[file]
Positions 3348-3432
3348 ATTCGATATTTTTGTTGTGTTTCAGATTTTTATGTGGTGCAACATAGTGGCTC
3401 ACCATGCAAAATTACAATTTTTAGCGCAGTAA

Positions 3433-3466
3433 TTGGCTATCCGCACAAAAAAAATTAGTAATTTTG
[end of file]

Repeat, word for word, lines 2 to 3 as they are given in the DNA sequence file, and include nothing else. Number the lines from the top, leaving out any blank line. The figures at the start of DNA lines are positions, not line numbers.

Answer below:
3348 ATTCGATATTTTTGTTGTGTTTCAGATTTTTATGTGGTGCAACATAGTGGCTC
3401 ACCATGCAAAATTACAATTTTTAGCGCAGTAA